Countrywide Worried by Tendency to Choose Lowest Payment Option
Seventy-five percent of his payment option borrowers choose the one with the cheapest mortgage payment, Countrywide Home Loans' chairman and chief executive said here. And that worries him enough that Countrywide has written a letter to each of them.
Angelo Mozilo, addressing the Pacific Northwest Mortgage Lenders Conference, said the high incidence of borrowers choosing the negative-amortization option of a PO - the cheapest option - has him wondering, "What happens when we reset? We do a lot of that product."
In fact, the industry veteran is so concerned that he has had Countrywide send out a letter to eight million borrowers advising them what their reset payments would be if they had to reprice them now. Monthly payments tripled for some of those hypothetical cases, he said.
Mr. Mozilo, who has been in the mortgage lending business for 53 years, shook his head visibly when thinking about why upscale borrowers with 750 FICO scores would choose payments that actually add to their indebtedness. He postulated that many of them are in an age bracket, about 35 to 37 years old, that has never experienced a financial downturn yet. They may be counting on rising real estate values to offset those higher loan amounts.
Mr. Mozilo said he hopes these borrowers "can refi out of that product." He added, "It could be OK but I'm concerned about it." And he noted that many borrowers opt out of those neg-am features during the second year of the loan.
The senior executive said that the recent spate of industry consolidations (he mentioned World Savings, GMAC-RFC and Washington Mutual closing its correspondent channel) will continue for the next 12-24 months. Commercial banks will be especially hard hit, he said. And some familiar names will exit the business.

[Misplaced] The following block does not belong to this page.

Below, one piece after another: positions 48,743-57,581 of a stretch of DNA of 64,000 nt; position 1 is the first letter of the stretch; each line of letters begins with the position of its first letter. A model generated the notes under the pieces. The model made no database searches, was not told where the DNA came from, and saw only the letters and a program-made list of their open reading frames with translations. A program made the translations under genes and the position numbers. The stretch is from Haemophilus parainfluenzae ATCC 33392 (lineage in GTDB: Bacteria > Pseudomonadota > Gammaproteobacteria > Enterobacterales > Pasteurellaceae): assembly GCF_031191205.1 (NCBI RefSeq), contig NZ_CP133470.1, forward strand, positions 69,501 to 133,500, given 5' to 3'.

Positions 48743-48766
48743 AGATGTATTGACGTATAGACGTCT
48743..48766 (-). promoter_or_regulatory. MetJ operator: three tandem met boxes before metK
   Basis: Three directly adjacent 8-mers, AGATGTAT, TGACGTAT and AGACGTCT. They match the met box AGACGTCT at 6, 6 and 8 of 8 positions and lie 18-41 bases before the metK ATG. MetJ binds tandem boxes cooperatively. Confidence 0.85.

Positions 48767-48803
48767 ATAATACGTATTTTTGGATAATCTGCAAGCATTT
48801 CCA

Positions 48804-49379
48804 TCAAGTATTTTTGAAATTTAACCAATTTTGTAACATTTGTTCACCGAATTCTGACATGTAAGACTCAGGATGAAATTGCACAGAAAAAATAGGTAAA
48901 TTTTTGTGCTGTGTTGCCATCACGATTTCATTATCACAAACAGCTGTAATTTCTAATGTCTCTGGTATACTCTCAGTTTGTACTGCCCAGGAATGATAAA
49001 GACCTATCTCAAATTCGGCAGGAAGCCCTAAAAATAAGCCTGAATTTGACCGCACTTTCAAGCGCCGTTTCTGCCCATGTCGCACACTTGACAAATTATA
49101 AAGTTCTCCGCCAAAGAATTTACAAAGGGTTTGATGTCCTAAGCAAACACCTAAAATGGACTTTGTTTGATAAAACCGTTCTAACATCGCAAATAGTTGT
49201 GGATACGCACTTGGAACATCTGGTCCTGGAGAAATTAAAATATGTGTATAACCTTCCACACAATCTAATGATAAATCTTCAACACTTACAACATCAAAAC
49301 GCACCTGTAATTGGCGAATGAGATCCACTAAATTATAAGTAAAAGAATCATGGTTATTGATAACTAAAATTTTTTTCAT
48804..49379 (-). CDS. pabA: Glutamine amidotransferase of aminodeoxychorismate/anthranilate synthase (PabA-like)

"I think you will be surprised at some of the announcements over the next 12-24 months," he said. Banks will experience a "massive" consolidation, which didn't seem to worry him too much, because he told attendees, "We have too many banks in this country."
Commenting on Freddie Mac and Fannie Mae, Mr. Mozilo said the GSEs would not return to be "the powerhouse they were at one time, nor do I think it would be a very good thing if they were."
He endorsed the current managements of the embattled mortgage agencies, but said in the past the two had been "very arrogant" and were "now suffering the consequences of arrogance." But he called putting a cap on their balance sheets "terrible" and pointed to several instances, including after Sept. 11, 2001, where Fannie and Freddie "kept the markets open and stable."
Mr. Mozilo sees some serious deterioration in real estate values coming, though he doesn't know how much and some markets will not be hit as hard. Added to that, rising delinquencies will cause more foreclosures and foreclosure sales, which tend to go to the first bidder, will depress RE prices as well.
Curt Culver, chairman and CEO of MGIC, Milwaukee, noted that the mortgage market, while cyclical, has been expanding for the past 35 years, tripling each decade. He said mortgage volumes in the 1970s came to $1 trillion, in the eighties $2.9 trillion, $8.8 trillion in the 1990s, and this decade the industry is on track to do about $24 trillion in loans. (c) 2006 Mortgage Servicing News and SourceMedia, Inc. All Rights Reserved. http://www.mortgageservicingnews.com http://www.sourcemedia.com